group's first response to the demonstration of a particular combination of hardware and software,
which if it is not carefully balanced in relation to local skills and immediate needs, can actually
a catastrophic failure, and leave people with the impression that computers are too difficult to use.
14 Electronic Packaging of Public Domain Information
The movement of information from organisations to people is at the mercy of the transportation
systems available. The term 'transportation system' covers not only the mode of delivery, as marks
on a page or screen, and the sounds of speech and music, but also the means of publicising the
information, and the method of accessing it.
For organisations that have the task of telling the public what they are doing, current
systems are based on the production of non-indexed printed paper. The information usually
consists of letters, broadsheets and reports, issued regularly, or at random, which, taken as a
whole, are a vital summary of current work and future plans. As such the potential for public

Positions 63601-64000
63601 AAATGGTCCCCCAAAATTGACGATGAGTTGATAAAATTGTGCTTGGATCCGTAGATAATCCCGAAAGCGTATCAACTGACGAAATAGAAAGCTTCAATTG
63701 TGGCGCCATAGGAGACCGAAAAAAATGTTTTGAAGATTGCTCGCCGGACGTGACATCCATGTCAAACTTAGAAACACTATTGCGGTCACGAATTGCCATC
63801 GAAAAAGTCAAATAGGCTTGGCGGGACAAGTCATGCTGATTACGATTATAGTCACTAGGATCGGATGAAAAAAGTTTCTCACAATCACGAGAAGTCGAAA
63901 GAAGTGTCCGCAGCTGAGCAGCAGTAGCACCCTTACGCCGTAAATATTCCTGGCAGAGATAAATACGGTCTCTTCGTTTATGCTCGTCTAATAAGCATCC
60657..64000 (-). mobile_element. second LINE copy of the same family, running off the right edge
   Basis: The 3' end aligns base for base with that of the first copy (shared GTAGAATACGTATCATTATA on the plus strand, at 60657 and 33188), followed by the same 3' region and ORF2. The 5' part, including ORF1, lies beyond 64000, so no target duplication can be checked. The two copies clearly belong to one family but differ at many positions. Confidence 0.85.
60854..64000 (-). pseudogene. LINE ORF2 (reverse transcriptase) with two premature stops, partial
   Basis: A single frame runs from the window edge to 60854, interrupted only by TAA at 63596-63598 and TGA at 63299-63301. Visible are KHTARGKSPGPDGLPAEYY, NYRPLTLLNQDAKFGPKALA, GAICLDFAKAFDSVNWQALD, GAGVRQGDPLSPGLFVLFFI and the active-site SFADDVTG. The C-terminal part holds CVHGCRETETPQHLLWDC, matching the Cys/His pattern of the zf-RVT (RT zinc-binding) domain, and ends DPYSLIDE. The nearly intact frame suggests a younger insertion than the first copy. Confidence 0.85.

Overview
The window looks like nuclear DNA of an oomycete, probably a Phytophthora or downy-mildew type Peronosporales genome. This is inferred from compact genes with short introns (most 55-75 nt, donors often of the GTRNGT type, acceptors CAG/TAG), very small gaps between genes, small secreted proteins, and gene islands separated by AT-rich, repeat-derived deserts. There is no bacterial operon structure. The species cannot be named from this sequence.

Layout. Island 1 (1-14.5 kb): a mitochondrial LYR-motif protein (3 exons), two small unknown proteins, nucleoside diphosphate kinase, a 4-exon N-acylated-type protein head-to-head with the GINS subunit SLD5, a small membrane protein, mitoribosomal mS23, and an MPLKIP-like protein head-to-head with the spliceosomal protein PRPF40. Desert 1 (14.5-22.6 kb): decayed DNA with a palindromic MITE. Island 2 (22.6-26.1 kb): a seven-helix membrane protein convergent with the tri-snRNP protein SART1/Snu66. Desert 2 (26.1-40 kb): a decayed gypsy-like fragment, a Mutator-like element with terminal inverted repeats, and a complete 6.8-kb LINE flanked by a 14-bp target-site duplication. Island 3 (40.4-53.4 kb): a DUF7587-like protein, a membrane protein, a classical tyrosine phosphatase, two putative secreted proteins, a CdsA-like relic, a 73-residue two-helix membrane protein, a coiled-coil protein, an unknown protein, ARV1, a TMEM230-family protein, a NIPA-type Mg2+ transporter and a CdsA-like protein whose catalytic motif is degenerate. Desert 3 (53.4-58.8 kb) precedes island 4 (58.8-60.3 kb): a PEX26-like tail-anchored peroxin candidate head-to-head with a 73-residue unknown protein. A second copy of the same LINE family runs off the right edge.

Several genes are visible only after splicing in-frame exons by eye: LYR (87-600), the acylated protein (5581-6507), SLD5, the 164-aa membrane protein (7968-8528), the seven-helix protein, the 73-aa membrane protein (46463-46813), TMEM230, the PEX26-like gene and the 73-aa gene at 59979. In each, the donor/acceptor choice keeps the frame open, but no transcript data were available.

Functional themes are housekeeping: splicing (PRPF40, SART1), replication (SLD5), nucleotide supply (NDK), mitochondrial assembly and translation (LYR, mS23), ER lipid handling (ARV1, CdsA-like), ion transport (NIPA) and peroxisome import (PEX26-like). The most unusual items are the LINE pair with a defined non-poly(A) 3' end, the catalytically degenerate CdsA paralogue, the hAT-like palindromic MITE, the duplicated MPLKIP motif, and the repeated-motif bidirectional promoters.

involvement is enormous. The problem is that the documents cannot be accessed as a whole by
individuals who are likely to make a very personal demand on a relatively small portion of the
information, and who often require a survey of past publications.
The basic problem is that the user is often supposed to read what are essentially
publications from beginning to end, or at the least, scan them quickly by eye to see if any words or
phrases stand out. Whatever the approach, any future reference relies on memory, perhaps helped
by making an entry to a personal filing system.
For example, a ratepayer may want to know what his elected representatives have been